My experiences at Princeton have made me far more aware of my "Blackness" than ever before. I have found that at Princeton no matter how liberal and open-minded some of my White professors and classmates try to be toward me, I sometimes feel like a visitor on campus; as if I really don’t belong. Regardless of the circumstances under which I interact with Whites at Princeton, it often seems as if, to them, I will always be Black first and a student second.
from Michelle LaVaughn Robinson Obama's Princeton Thesis
Just think: in this passage the very august institution of Princeton is impugned for Michelle's perception of how she was perceived by others. How can anyone combat such idiocy? There's a saying that if you realized how little time others spend thinking about you, then you'd care a lot less what they think. Honestly, I think more often about Michelle Obama than I'd prefer, but I seriously doubt the whole of the university was a cabal orchestrated for the purpose of keeping her down. (what? they gave her a degree? Surely not! They mis-perceived her! She was not welcome!) Sooner or later, pretty much everyone will find themselves feeling out of place somewhere they have to be on a daily basis. It's handy to have something to blame it on, though, other than just the general angst of the transition to adulthood, or whatever.
You know, it's funny that some of her classmates and professors tried to embrace Michelle and make her feel welcome. Golly, I wish that happened to me at college, but at the time I sort of got the idea that I needed to suck it up and deal with life and make my way through the whole process on my own. I really don't think my "Whiteness" opened any doors. I also got the idea that college was meant to be a transition from the micro-managey handholding of the elementary and secondary schools, that I had to take responsibility for the course of my studies and ultimately, for whatever career to which my efforts might lead. Perhaps there were very groups of people who cringed at the sight of me, but I rather doubt it, and even if they did, it matters not at all. In any case, when I turned in my work to glazed-over professors who probably wouldn't have distinguished me from any other pupil even if I'd had skin a lovely green color, my grades were issued based on the accuracy of my responses, the quality of my writing and in some cases, whether or not I happened to fill in the right bubble on the sheet.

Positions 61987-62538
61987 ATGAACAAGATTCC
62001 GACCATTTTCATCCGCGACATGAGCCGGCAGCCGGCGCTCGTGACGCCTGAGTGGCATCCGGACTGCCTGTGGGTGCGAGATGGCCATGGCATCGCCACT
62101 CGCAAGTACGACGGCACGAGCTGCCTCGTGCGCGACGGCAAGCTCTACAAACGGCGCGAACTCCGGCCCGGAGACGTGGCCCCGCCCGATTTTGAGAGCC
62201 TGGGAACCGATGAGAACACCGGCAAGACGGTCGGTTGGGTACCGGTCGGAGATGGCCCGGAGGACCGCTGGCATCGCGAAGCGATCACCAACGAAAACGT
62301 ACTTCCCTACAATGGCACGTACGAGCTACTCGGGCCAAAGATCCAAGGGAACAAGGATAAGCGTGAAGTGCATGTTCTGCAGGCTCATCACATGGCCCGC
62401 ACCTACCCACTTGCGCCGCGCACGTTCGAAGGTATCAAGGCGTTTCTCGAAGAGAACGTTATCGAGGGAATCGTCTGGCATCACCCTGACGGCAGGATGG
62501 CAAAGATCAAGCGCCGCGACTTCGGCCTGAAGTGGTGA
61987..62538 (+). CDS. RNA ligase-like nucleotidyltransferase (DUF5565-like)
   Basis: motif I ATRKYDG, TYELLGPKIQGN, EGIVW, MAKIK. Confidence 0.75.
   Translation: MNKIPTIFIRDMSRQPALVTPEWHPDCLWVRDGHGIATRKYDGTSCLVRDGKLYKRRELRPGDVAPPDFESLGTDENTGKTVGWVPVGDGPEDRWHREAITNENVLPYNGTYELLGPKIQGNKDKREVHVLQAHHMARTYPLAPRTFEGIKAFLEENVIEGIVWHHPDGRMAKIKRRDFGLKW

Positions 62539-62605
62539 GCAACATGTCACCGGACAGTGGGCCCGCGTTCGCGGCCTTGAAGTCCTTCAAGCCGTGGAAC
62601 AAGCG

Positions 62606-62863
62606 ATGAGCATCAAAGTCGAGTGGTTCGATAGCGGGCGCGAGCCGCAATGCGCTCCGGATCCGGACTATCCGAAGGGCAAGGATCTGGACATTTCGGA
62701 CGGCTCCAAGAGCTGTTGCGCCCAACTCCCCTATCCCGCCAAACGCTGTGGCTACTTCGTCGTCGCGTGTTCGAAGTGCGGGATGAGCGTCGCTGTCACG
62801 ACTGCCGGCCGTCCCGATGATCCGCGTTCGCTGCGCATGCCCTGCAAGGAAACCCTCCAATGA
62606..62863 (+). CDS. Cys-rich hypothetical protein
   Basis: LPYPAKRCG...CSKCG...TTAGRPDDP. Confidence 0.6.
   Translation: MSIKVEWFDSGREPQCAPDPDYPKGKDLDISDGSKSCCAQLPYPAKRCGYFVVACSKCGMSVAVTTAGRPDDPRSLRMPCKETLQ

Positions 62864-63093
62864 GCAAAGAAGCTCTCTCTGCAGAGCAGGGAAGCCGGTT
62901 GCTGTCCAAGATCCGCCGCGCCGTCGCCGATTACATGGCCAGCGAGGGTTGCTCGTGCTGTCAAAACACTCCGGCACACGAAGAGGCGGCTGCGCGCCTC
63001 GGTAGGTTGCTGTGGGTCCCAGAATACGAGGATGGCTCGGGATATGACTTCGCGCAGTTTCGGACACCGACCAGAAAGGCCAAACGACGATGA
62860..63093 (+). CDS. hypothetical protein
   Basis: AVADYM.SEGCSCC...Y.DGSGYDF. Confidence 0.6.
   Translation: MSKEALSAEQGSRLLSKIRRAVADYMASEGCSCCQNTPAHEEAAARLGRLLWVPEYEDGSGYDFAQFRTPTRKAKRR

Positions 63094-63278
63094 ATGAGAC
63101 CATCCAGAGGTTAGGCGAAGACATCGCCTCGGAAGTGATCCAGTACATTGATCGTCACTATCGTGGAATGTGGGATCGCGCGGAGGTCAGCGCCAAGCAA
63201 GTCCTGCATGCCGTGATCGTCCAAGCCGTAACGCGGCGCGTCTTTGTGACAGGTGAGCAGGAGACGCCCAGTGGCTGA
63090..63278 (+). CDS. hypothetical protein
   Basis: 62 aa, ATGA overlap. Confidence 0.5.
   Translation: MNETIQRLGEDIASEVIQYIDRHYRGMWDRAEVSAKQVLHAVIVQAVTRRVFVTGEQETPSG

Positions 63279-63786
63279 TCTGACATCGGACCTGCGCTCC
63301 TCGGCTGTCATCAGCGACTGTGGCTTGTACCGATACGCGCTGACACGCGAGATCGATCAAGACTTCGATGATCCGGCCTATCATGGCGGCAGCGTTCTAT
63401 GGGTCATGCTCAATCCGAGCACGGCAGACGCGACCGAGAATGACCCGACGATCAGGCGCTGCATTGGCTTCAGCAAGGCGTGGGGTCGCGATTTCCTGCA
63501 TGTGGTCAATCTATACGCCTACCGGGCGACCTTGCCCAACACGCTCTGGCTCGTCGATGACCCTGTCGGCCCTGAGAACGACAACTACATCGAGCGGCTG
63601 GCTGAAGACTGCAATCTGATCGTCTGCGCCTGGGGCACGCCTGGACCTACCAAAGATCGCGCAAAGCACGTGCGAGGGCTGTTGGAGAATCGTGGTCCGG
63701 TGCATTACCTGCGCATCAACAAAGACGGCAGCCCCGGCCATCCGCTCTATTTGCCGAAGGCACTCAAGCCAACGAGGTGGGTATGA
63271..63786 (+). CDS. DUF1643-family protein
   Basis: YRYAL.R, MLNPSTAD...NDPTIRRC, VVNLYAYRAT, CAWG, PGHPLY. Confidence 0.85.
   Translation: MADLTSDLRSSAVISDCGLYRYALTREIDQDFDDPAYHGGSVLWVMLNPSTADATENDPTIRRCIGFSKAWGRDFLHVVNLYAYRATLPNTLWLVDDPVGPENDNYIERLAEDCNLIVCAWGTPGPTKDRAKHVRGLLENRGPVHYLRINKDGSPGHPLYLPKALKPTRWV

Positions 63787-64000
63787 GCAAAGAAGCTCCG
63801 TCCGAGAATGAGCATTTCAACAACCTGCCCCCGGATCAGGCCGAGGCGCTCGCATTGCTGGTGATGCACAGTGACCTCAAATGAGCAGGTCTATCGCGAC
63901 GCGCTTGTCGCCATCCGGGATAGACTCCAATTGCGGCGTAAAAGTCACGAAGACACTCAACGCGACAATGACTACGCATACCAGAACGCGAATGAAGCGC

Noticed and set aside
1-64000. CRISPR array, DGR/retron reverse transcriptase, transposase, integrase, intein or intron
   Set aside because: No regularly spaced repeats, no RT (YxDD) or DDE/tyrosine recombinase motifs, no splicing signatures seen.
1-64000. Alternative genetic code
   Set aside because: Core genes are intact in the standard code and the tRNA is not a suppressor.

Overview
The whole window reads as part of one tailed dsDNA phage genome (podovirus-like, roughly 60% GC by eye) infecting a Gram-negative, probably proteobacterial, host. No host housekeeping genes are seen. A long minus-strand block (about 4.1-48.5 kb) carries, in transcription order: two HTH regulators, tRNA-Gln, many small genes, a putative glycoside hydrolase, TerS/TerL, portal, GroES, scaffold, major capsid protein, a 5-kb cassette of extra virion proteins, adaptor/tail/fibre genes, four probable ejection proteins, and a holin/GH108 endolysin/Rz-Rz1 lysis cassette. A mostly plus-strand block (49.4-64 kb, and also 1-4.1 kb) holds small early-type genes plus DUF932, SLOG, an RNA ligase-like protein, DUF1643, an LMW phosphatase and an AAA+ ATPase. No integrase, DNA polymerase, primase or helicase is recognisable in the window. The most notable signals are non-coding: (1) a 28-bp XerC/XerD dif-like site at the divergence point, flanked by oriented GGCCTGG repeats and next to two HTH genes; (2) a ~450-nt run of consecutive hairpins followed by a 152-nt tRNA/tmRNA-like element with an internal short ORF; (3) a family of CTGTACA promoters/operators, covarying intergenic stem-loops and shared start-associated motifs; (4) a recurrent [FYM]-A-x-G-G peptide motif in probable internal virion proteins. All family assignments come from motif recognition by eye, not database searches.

Then again, I attended a lowly state university, so what do I know of how they do things at Princeton, a degree from which probably guarantees an extra zero at the end of one's annual earnings total? Oh, no. My lot is that of the mere human person, left little excuse for my failings or success, save my own efforts or lack thereof.
Or maybe it's because I'm female?
Michelle needs to watch Revenge of the Nerds. I know she's busy, though, so I'll just put up the last bit.